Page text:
mcr at sandelman.ottawa.on.ca
Mon Mar 20 11:18:25 PST 2006
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> and Key IDs . All require either CA-signed certificates or pre-
> shared secrets to authenticate. These can be roughly categorized into
> network layer identifiers and other identifiers.
>2.1.2. Authentication Methods
> As described earlier, CA-signed certificates and pre-shared secrets
> are the only methods of authentications accepted by current IPsec and
> IKE specifications. Pre-shared secrets require manual configuration
This is false.
There is nothing in IKEv1 or IKEv2 that says that you have to use a
CA-signed certificate to us RSASIG authentication.
As implementation proof, there is the Openswan/Freeswan/Strongswan, and
ncp.de (for windows) that provides raw rsa key usage with RSASIG.
Self-signed certificates are widely used as well, both by *swan, and
also by racoon, SSH/Safenet, and others.
The fact that these things need to be pre-exchanged is irrelevant, as so
The fact of the matter is that a multitude of IPsec vendors have made it
very hard to use RSASIG mode in any kind of small-scale deployment.
These systems simply do not scale: scaling is about working with 2
machines as well as with 2million.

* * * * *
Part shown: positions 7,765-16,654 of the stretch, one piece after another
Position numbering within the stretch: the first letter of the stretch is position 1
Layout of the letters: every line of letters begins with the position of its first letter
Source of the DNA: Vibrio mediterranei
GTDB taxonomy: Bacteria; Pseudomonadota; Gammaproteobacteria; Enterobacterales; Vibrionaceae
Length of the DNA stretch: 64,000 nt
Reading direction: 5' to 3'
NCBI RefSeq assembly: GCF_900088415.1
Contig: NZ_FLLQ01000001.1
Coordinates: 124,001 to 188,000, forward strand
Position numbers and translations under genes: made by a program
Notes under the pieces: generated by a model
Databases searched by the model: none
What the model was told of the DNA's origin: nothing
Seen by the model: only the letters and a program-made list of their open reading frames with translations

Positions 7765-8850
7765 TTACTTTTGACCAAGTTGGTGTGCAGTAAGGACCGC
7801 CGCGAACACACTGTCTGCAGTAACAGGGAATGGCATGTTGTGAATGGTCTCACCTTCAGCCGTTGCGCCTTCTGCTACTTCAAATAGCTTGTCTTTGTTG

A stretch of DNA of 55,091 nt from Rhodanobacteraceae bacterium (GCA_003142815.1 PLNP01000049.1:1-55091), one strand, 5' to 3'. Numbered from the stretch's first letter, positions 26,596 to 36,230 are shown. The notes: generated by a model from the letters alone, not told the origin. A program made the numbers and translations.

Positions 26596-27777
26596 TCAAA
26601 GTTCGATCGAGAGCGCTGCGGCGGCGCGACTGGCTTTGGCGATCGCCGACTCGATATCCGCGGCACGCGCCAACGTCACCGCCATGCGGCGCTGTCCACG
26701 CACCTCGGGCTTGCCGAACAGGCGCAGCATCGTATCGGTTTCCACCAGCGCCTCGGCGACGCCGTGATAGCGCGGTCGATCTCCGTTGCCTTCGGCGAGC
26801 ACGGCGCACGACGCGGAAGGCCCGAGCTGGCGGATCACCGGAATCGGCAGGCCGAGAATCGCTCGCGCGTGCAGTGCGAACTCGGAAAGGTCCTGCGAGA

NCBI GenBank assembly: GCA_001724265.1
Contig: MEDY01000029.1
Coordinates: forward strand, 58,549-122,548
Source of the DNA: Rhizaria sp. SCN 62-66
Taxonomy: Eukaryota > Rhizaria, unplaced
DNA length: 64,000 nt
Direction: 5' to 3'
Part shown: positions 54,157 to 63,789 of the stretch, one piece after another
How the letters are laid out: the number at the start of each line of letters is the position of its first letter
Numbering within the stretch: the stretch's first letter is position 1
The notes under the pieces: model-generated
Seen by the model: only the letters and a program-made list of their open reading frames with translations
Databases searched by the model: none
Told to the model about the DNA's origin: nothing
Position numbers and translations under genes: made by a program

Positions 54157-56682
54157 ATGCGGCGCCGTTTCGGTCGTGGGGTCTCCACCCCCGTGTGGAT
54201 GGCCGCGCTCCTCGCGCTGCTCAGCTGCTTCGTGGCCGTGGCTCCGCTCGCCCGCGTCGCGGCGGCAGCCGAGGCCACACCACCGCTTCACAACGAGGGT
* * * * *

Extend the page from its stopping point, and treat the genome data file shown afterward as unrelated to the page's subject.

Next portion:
Just working for 2 million nodes is not "scaling".
By stating the above you are propogating the myth that "PK is hard"
(Think of that in a "math-is-hard" Barbie voice). It isn't. It's the "I"
part that is hard, particularly if you wish to work without pre-deployed
infrastructure, which Joe does.
I can not suggest text, because I think worrying about how hard
certificates are to get is totally irrelevant. I would just say that
pre-arranging appropriate, mutually trusted authentication systems is
hard, particularly when the connection crosses organizationational
] ON HUMILITY: to err is human. To moo, bovine. | firewalls [
] Michael Richardson, Xelerance Corporation, Ottawa, ON |net architect[
] mcr at xelerance.com http://www.sandelman.ottawa.on.ca/mcr/ |device driver[
] panic("Just another Debian GNU/Linux using, kernel hacking, security guy"); [
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